If the first rule of a political campaign is ‘never give a sucker an even break’, David Cameron has clearly failed to abide by it.
In agreeing to prime ministerial debates, Cameron gave Gordon Brown, once in a seemingly hopeless situation, the chance to revitalise his campaign. And, even if he has not made the most of it, the leader of the Liberal Democrats, Nick Clegg, has capitalised on an unprecedented opportunity for his party.By mere virtue of taking part in the debates, the Lib Dems were always going to be the winners. The chance to appear on equal footing with Labour and the Conservatives in election debates is one Paddy Ashdown or Charles Kennedy would have relished. Catapulted into the public eye like never before, the Lib Dems’ electoral aims have gone from clinging onto the 62 seats they won in 2005 to going on the offensive with theree even being talk of breaking the 100-seat barrier.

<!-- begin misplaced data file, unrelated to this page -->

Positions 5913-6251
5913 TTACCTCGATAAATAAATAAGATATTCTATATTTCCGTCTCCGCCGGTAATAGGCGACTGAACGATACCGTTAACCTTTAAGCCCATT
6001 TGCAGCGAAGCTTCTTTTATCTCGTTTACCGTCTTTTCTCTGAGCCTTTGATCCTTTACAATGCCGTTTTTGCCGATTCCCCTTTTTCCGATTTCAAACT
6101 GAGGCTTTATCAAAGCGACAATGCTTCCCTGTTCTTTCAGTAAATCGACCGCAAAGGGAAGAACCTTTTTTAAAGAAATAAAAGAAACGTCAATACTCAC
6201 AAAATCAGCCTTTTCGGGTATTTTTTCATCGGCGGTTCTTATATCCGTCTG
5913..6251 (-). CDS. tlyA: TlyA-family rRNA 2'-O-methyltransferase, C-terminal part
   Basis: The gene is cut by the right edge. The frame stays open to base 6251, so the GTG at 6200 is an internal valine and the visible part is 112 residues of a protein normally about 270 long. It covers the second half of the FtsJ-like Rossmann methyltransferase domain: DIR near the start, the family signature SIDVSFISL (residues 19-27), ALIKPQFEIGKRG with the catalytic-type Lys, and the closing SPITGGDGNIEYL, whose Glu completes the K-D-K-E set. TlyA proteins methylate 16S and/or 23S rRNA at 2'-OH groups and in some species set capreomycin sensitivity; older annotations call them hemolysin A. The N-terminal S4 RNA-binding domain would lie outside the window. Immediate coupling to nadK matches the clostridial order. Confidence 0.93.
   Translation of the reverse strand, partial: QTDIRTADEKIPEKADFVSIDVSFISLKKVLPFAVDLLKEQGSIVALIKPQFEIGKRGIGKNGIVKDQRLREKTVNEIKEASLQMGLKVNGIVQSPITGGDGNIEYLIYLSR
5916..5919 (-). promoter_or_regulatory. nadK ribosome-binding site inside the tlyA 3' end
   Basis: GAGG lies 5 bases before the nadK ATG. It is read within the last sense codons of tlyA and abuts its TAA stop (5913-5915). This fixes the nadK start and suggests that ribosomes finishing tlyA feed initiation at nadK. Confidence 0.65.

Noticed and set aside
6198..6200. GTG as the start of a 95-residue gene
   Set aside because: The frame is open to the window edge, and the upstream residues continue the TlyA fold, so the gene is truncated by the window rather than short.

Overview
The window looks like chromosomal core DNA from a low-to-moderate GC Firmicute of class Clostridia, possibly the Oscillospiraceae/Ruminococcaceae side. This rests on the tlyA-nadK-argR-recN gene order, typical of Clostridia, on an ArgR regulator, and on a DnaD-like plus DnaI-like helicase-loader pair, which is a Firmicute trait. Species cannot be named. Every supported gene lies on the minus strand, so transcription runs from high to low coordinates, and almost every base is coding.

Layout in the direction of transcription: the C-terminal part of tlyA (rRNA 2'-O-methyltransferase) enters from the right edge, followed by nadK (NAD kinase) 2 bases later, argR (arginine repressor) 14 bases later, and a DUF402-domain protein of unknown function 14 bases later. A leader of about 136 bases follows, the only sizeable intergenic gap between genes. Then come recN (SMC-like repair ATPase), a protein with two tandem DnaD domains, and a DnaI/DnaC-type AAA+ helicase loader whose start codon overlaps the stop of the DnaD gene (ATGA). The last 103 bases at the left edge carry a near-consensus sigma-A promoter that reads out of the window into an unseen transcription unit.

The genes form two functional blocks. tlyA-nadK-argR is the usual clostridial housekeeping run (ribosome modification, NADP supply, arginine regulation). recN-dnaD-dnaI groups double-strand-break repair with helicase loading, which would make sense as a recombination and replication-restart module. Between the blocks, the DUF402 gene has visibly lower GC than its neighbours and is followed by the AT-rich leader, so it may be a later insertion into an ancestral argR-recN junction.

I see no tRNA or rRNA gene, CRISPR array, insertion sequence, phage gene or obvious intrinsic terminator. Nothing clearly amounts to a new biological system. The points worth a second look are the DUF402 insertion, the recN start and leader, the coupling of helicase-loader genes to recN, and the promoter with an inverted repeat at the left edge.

The similarities between Cameron and Tony Blair are oft remarked upon. Yet in one crucial way, Cameron failed to learn from Tony Blair. In 1997, when Blair looked as inevitable a Prime Minister as has ever existed, there was a great deal of pressure for prime ministerial debates, but Blair managed to avoid them. He simply had nothing to gain, being almost certain to win. Debates bring the candidates closer together: hence it has invariably been those trailing in the polls who have called for them.
Cameron may come to regret his performances in these debates, and, if he does not do so, see them as a key reason for his failure to win the general election. But if such a scenario manifests itself, he might reflect ruefully that, if his debating performances were less-than-perfect, the more fundamental error was his being in the debates at all.